04/07/2010 05:12 am ET Updated May 25, 2011

Congress Needs a Shot Clock

There was a time in basketball when a lesser team could try to even the odds of winning by eating up the clock or stalling. When playing a better team, the lesser team would get the ball and just stand there doing nothing. Dribble for a few minutes, pass the ball and dribble again. Unless the other team stole the ball, or the lesser team finally took a shot, this would decrease the chances that the better team would score. This tactic frustrates the better team and made for terrible basketball.

In order to combat this boring form of "play," basketball introduced a shot clock, a predetermined amount of time that a team can hold onto possession without shooting. The powers that be were smart enough to see the tactic was ruining the game and they changed the rules. In the pros, it's 24 seconds. In college it's 35 seconds. Even in high school, seven states now have rules that force teams to shoot baskets.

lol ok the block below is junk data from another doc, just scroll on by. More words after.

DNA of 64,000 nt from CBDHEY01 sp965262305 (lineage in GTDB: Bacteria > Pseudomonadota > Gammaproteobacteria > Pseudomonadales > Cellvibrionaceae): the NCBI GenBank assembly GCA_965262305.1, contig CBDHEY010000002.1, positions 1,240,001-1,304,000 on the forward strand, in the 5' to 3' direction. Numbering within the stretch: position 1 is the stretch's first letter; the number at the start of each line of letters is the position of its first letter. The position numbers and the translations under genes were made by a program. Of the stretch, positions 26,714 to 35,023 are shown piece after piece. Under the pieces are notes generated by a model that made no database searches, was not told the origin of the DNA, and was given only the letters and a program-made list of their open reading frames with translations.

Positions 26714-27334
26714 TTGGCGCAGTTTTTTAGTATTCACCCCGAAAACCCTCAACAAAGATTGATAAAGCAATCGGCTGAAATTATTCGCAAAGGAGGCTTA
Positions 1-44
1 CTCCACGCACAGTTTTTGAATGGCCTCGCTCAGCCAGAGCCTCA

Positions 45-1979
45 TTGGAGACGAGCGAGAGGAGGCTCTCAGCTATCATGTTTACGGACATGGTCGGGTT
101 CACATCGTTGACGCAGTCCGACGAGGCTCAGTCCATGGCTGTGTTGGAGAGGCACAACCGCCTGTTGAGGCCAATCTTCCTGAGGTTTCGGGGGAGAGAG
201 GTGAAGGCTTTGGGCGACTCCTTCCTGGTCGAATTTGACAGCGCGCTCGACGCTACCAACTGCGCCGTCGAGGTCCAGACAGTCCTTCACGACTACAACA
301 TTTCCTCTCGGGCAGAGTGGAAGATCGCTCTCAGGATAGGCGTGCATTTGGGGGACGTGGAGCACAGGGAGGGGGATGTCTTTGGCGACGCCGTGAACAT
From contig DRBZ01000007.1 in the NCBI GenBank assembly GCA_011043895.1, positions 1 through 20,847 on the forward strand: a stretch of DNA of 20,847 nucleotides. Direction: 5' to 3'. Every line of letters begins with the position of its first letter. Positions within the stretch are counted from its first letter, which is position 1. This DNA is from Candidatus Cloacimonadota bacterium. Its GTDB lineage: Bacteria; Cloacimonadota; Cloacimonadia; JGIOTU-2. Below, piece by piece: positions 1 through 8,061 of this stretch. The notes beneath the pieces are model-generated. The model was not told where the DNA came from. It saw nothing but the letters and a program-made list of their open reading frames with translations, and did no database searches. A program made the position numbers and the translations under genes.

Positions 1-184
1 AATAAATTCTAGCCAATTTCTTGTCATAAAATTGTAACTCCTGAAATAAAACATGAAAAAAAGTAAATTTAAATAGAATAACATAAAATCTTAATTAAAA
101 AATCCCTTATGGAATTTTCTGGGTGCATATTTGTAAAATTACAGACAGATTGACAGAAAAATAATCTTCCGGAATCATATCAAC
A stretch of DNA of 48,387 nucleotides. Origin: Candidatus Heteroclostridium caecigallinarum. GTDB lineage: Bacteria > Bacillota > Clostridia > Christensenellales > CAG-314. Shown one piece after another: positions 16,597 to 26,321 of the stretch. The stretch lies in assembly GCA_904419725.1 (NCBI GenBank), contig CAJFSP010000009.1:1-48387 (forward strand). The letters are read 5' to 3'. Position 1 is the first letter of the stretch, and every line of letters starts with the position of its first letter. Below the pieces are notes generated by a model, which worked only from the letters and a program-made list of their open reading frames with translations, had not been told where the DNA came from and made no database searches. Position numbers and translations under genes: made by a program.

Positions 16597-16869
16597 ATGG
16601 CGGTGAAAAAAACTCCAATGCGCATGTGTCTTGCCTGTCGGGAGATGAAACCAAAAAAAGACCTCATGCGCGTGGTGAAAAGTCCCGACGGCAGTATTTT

What we're seeing in the United States Senate is the stall. Whenever the republicans get the chance, they stand there dribbling or holding the ball, refusing to take a chance and shoot. Be it adding time consuming amendments to the health care bill, putting holds on judges and Presidential appointees or holding up passage of bills with procedural tricks, they've stopped or stalled almost any progress that would benefit the public.

Now comes word that the republicans are going to filibuster President Obama's jobs bill. Hopefully Harry Reid will call their bluff and make the repubs stall in public on the floor of the senate, while the American people can see for themselves who's really not working or their interests.

Basketball has almost rid itself entirely of the stall. It didn't work. It alienated fans and made for poor games. It masked bad teams by bringing the good teams down to their level. Time for Harry Reid and the White House to take a cue from the NBA and change the rules of the filibuster.

Basketball is only a game. Health care, jobs and governing are not.